Abigail Disney on Monday spoke in favor of a federal wealth tax on the richest Americans, with the Disney heiress telling CNN that concentrated wealth has led to a “super-class.”

“We’re creating a super-class so far above the vast majority of people that they don’t share the same planet anymore,” Disney, the granddaughter of Roy Disney and grandniece of Walt Disney, told CNN’s Don LemonDon Carlton LemonCNN's Toobin warns McCabe is in 'perilous condition' with emboldened Trump Yang congratulates Romney for 'voting his conscience and character' in convicting Trump Jill Biden on Lindsey Graham: 'We used to be great friends, and now he's changed' MORE.

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“Forty-seven percent of people can’t cope with a $400 emergency,” she added. “I don’t think that the people who are on their private jets or living in incredible riches can even begin to digest what it means to not have $400 for an emergency.”

This wealth disparity, she told Lemon, had ensured the rich no longer “share the same reality” as the working class.

“We don’t stand in line with everybody else, we don’t wait patiently like everybody else, we’ve sort of short-circuited all the social processes and created kind of a parallel universe that we live in, and that is not good for solidarity, it’s not good for opportunity,” she added.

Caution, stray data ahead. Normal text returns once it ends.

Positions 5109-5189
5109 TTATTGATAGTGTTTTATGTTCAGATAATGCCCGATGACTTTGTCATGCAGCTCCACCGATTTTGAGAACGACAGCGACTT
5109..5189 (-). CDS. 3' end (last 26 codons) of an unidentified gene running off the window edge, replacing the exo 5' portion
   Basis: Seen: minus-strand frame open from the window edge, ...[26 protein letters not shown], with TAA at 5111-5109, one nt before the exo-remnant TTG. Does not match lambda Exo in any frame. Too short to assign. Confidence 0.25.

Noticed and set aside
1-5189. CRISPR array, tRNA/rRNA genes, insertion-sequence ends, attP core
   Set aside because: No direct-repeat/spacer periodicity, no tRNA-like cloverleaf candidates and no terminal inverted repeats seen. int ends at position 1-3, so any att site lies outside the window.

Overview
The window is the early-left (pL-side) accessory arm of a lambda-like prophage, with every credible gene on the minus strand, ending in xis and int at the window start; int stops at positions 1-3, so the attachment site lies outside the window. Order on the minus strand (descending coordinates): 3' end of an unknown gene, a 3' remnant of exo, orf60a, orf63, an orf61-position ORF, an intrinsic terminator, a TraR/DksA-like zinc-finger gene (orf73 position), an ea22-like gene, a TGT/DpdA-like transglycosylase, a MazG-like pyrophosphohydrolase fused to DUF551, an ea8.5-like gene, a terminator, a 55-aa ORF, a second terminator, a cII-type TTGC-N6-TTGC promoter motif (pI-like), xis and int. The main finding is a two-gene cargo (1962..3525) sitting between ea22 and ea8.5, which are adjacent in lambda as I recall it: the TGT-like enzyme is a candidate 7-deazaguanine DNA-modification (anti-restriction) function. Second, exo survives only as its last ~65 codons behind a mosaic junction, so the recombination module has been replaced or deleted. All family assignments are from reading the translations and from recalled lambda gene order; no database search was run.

Disney was one of nearly 20 of the wealthiest people in America to sign a letter endorsing a “moderate wealth tax” on the richest 1 percent, along with figures like Facebook co-founder Chris Hughes and financier George Soros.

The letter specifically mentions proposals by Sen. Elizabeth WarrenElizabeth Ann WarrenDemocrats redefine center as theirs collapses Massachusetts Democrats question deployment of Border Patrol teams to sanctuary cities Speculation swirls around whether Bloomberg will make Las Vegas debate stage MORE (D-Mass.) to tax “only 75,000 of the wealthiest families in the country.”

“America has a moral, ethical and economic responsibility to tax our wealth more. A wealth tax could help address the climate crisis, improve the economy, improve health outcomes, fairly create opportunity, and strengthen our democratic freedoms,” reads the letter, published in The New York Times on Monday.